Unfortunately, the public’s interest in preventing crime sometimes steps upon this process of assuming innocence until guilt is proven. For example, new crime prediction technology recently introduced in Utah may unintentionally rob individuals of presumed innocence in the eyes of law enforcement.
The new technology is predictive rather than reactive. This means that it is designed to help law enforcement agencies prevent crime by targeting geographic areas believed to inspire criminal activity on any given occasion. If police are led to believe that crime will occur in a given area, officers may act aggressively and without presuming the innocence of those they encounter in targeted areas.
The public certainly has an interest in preventing crime. But law enforcement must take care to use predictive crime analysis in such a way that it does not act without a presumption of innocence on the part of those individuals living or traveling inside a targeted geography. Otherwise, practical protection from unreasonable search and seizure, etc. might become memories. Because once an area is targeted as a likely site for crime, law enforcement may not be inclined to presume the innocence of anyone within it and may react accordingly.
U.S. Supreme Court Rules On Important Fourth Amendment Case
When law enforcement officers or agencies access a criminal suspect’s home without adhering to these specific requirements, that individual’s criminal defense case will almost certainly be impacted by that inappropriate invasion of privacy. For example, if law enforcement officers enter a suspect’s house without a valid warrant and seize evidence from that home, the evidence may potentially be excluded from the case against the suspect due to the insufficient or improperly executed warrant.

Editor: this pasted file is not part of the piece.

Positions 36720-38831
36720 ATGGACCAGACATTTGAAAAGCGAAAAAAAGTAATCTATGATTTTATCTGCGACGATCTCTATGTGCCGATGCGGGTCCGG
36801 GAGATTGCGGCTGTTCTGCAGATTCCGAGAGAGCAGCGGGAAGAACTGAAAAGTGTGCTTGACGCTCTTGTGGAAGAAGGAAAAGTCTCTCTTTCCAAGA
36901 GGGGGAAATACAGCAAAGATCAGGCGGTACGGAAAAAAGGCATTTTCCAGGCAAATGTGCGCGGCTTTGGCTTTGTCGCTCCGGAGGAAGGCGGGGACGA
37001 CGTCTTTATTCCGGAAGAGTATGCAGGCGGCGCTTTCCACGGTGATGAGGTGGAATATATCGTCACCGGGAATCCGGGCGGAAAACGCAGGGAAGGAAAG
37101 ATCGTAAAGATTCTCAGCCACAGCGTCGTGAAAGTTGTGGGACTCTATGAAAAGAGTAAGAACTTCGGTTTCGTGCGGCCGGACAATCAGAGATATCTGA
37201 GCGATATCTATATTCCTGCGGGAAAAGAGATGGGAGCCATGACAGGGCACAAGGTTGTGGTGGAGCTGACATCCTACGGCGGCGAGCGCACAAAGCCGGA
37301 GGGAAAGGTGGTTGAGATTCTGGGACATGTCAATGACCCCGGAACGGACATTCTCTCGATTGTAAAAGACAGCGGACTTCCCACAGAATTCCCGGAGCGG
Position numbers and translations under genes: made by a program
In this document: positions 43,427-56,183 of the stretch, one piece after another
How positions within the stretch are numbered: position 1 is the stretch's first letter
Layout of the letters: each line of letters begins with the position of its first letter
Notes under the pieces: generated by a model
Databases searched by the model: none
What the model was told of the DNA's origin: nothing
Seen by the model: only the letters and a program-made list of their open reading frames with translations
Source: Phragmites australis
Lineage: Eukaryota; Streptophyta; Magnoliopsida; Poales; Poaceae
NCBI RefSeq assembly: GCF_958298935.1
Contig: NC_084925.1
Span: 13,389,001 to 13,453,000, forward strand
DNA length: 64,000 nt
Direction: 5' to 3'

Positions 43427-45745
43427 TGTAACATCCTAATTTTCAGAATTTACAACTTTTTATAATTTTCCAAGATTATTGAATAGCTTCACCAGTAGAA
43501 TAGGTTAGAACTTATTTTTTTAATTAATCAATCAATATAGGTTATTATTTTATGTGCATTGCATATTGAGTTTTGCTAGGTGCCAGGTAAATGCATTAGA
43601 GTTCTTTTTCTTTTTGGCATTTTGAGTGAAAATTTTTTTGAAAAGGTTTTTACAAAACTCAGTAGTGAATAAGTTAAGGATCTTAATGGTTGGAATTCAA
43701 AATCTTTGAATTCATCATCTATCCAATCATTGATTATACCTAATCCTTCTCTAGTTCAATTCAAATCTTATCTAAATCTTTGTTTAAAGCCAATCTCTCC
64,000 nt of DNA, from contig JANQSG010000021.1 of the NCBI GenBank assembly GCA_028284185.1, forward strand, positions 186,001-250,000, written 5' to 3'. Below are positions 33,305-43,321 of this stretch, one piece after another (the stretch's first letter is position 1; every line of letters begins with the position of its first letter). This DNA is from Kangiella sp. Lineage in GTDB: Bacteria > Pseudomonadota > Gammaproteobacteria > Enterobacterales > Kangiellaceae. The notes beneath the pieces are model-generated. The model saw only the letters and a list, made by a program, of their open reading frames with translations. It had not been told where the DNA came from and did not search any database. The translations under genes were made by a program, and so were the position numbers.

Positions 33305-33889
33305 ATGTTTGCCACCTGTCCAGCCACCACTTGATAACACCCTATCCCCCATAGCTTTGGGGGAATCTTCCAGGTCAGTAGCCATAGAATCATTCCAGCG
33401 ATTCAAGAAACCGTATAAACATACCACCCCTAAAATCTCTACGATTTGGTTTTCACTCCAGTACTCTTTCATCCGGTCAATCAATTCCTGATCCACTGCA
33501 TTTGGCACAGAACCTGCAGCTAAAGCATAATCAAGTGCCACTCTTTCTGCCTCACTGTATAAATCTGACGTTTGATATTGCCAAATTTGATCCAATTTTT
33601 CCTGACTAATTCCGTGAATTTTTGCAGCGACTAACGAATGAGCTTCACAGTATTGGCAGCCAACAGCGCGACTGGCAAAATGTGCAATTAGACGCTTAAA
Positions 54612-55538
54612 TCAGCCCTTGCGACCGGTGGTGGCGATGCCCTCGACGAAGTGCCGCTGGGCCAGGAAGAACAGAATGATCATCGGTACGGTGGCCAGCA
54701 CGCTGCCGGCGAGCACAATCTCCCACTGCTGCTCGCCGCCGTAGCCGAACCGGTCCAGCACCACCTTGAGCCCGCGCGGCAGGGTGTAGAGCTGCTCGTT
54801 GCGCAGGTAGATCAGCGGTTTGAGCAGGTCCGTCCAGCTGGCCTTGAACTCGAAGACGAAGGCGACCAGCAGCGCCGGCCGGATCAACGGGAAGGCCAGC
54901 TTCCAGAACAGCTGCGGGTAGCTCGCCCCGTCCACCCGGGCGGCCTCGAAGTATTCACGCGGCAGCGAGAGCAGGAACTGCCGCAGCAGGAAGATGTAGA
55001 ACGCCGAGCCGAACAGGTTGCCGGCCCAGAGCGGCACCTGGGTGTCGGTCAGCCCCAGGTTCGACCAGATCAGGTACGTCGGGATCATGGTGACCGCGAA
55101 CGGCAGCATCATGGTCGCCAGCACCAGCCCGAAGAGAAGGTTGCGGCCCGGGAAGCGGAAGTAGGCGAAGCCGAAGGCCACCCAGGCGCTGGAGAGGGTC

However, the sacred nature of a person’s home may ultimately be compromised if another occupant of the home grants permission for law enforcement to enter and conduct a search. In one recent case, the Supreme Court ruled that law enforcement officers lawfully entered the home of one suspect despite his objections. After the suspect had been arrested, his girlfriend allowed officers access to the house, despite the fact that the officers had no warrant and the girlfriend was under no obligation to let them in.
It is important for each of us to understand our right to privacy under the law. If law enforcement officers ask to enter your home and they do not have a valid warrant, you have a right to say no. However, if another legal occupant of your home grants them access, their presence may then be considered lawful.
Free Consultation with Criminal Attorney
If you have been charged with a crime or are being investigated as a target for a crime, you need to get legal advise. Call Ascent Law for your free consultation (801) 676-5506. We want to help you.
8833 S. Redwood Road, Suite C
West Jordan, Utah
84088 United States
Telephone: (801) 676-5506